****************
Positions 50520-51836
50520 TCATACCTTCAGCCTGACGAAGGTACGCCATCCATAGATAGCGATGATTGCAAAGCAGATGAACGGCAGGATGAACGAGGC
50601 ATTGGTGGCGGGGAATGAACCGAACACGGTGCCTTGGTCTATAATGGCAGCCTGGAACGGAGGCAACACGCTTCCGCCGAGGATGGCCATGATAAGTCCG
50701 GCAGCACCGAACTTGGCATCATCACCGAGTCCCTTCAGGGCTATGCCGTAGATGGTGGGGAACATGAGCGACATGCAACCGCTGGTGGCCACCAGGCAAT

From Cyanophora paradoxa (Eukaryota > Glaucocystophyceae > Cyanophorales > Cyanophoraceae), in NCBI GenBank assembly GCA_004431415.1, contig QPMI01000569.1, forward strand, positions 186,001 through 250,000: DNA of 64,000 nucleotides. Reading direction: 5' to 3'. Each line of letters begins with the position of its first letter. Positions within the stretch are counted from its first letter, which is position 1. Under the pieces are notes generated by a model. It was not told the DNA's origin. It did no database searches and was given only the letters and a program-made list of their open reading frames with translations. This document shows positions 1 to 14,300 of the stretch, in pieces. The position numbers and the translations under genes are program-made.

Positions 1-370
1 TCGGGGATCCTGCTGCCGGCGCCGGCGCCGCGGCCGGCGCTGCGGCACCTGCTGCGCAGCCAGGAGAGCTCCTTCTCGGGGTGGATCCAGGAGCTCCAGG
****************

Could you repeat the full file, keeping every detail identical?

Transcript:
Positions 50520-51836
50520 TCATACCTTCAGCCTGACGAAGGTACGCCATCCATAGATAGCGATGATTGCAAAGCAGATGAACGGCAGGATGAACGAGGC
50601 ATTGGTGGCGGGGAATGAACCGAACACGGTGCCTTGGTCTATAATGGCAGCCTGGAACGGAGGCAACACGCTTCCGCCGAGGATGGCCATGATAAGTCCG
50701 GCAGCACCGAACTTGGCATCATCACCGAGTCCCTTCAGGGCTATGCCGTAGATGGTGGGGAACATGAGCGACATGCAACCGCTGGTGGCCACCAGGCAAT

From Cyanophora paradoxa (Eukaryota > Glaucocystophyceae > Cyanophorales > Cyanophoraceae), in NCBI GenBank assembly GCA_004431415.1, contig QPMI01000569.1, forward strand, positions 186,001 through 250,000: DNA of 64,000 nucleotides. Reading direction: 5' to 3'. Each line of letters begins with the position of its first letter. Positions within the stretch are counted from its first letter, which is position 1. Under the pieces are notes generated by a model. It was not told the DNA's origin. It did no database searches and was given only the letters and a program-made list of their open reading frames with translations. This document shows positions 1 to 14,300 of the stretch, in pieces. The position numbers and the translations under genes are program-made.

Positions 1-370
1 TCGGGGATCCTGCTGCCGGCGCCGGCGCCGCGGCCGGCGCTGCGGCACCTGCTGCGCAGCCAGGAGAGCTCCTTCTCGGGGTGGATCCAGGAGCTCCAGG